Fred Durst Is Not A Hater, Fred Durst Is Not A Hater, Fred Durst Is Not ...

Singer says he's moved past feuds with Creed, Eminem.

Fred Durst has something to say about beef — both definitions of the word.

"I never really had a real beef," Durst said recently about the unflattering comments he made onstage about Creed a few years back (see "Limp, Creed Trade Barbs At KROCK Show"). "I've expressed my opinion very publicly, just the same way if I would've got onstage and said, 'I f---ing hate hamburgers. I hate them so bad. Hamburgers are the worst.' But it wasn't. It was about something I didn't like about someone else. It wasn't a real beef. I don't personally know the guy."

Durst's beef with Creed, a rivalry that appears to have settled (see "Durst's Disses Won't Muddy Creed's Selection Of Tour Openers"), was back on the table during a recent New York stop on Limp Bizkit's nationwide guitarist search, where the lyricist-turned-music mogul spent the better half of an hour-long interview with MTV News proclaiming, "I am not a hater."

Limp Bizkit's historically outspoken frontman had recently read comments from his former bandmate, guitarist Wes Borland, that he called "rude." Durst felt Borland called him a sellout, something that would normally invoke remarks like the ones he made about Creed singer Scott Stapp ("That guy is a f---ing egomaniac. He's a f---ing punk!"). But in a post-September 11 world, Durst has learned to keep his messages positive. "Now is not the time for hatred," he said shortly after the terrorist attacks (see "Fred Durst: Give Peace A Chance").

And if you don't believe Durst is a changed man, he has a few words about Creed that might convince you.

"I got [Creed's Weathered] when it came out," Durst said. "It's a great record. It's no filler. It's like these guys know how to write songs. They know how to write songs so the melody and the words and the things, you'll just wake up in the morning and you're singing it for some reason. Then you sing it to a friend and they're singing it all day and you didn't even hear it on the radio. That song 'My Sacrifice,' it's probably the biggest song of this year, like rock band song. I can't stop singing that song."

Durst even offered somewhat of an apology to Stapp, who repeatedly shot back verbally at Durst and even challenged him to a boxing match (see "Creed Goes After Fred Durst Again").

"I had an opinion," Durst said. "They're like a--holes, everybody has one. It was just that way, and if it offended you I'm sorry, but go on. And if there's any truth in it at all, help it to better yourself. If there's not, f--- me. It was just me. The thing with this guy is just going on forever, and I'm not going to box you, bro. I don't fight people for fun."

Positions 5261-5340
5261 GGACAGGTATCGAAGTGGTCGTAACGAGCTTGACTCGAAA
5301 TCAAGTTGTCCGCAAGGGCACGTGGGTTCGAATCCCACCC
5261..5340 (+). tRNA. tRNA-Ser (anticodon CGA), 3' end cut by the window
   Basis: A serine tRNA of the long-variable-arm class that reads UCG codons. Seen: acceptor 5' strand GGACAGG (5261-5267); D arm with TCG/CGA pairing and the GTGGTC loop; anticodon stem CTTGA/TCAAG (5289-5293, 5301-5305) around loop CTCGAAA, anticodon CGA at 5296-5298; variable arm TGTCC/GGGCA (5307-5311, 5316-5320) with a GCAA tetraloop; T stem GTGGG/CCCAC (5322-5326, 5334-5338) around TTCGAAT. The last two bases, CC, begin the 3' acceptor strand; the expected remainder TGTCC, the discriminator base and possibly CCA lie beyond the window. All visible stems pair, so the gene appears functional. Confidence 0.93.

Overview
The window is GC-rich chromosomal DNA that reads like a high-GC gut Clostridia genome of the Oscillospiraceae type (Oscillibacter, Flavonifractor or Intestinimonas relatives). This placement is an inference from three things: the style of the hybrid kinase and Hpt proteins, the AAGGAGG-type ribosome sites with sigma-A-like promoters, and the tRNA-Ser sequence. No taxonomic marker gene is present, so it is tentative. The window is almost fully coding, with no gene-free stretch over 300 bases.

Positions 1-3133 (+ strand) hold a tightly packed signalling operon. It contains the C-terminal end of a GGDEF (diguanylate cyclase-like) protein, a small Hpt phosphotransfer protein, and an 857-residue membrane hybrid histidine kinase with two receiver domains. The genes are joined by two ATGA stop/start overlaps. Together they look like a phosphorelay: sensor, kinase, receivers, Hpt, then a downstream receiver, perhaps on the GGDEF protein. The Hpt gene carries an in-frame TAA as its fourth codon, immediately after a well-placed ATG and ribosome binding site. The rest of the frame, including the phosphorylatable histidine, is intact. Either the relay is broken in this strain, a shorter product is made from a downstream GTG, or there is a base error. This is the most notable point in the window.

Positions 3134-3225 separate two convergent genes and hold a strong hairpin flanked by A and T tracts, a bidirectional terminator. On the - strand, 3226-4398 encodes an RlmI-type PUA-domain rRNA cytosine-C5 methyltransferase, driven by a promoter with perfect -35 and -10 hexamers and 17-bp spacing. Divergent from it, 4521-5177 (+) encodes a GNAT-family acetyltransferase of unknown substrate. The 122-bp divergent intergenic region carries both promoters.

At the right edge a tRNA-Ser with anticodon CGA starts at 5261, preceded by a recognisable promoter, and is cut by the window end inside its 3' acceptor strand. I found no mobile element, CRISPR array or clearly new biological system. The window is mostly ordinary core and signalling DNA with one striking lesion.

Now that that's settled, Durst has another beef to clear up. Eminem dissed Limp Bizkit after the group's DJ Lethal said Eminem rival Everlast could take on the Detroit MC (see "Eminem Disses Limp Bizkit Members On D12 Album").

"I don't have beef with the guy. I think the guy is brilliant. I think the guy attacked us innocent people. I was like, 'Hey man, we can't do this song with you against Everlast.' Lethal might have said, 'Hey if they got in a fight ... whatever.' I don't think it deserves a crazy lashing. But you know what? I got it. And I'm not going to rat pack against that guy."

In the wake of September 11, any sort of beef seems petty to Durst. He said he realizes there are people around the world who dislike him for various reasons and he wishes he could spend a few minutes with all of them so they could see he is not a bad guy. "I don't think you'd feel the same way you feel [after meeting me]," he said.

Durst is also cleaning up his own attitude toward others, especially in what he says in his music, onstage or to the media.

"I'm starting to slowly become more of a man and go, 'That is forever,' " Durst said. "I'm on TV. People are listening to me, and some kids are really affected by things that people say. I start thinking back to myself, going, 'I remember when Elvis would say something. I remember when Kurt Cobain would say something or Led Zeppelin.' I'd go, 'Oh my God.' I would really almost change my thinking because I looked up to you or I believed in you or you touched me through your music."

Durst still has his opinions about things and definitely believes there is some "really bad rock" music circulating the airwaves. But he would rather talk about the good stuff.

"The bands that are making records that everybody's sort of recognizing as being somewhat moving and touching to these people in a mass way, I'm a fan of all those bands," Durst said. "I actually like Linkin Park. The melodies are just undeniable. I'm sitting in there going, 'Crawling in my ...,' like, 'Oh sh--, that is phat.' I won't deny a song or a melody. I can't deny it. I'm not a hater, so the same way when I found Staind, or when I found Puddle of Mudd, I want them to succeed, man."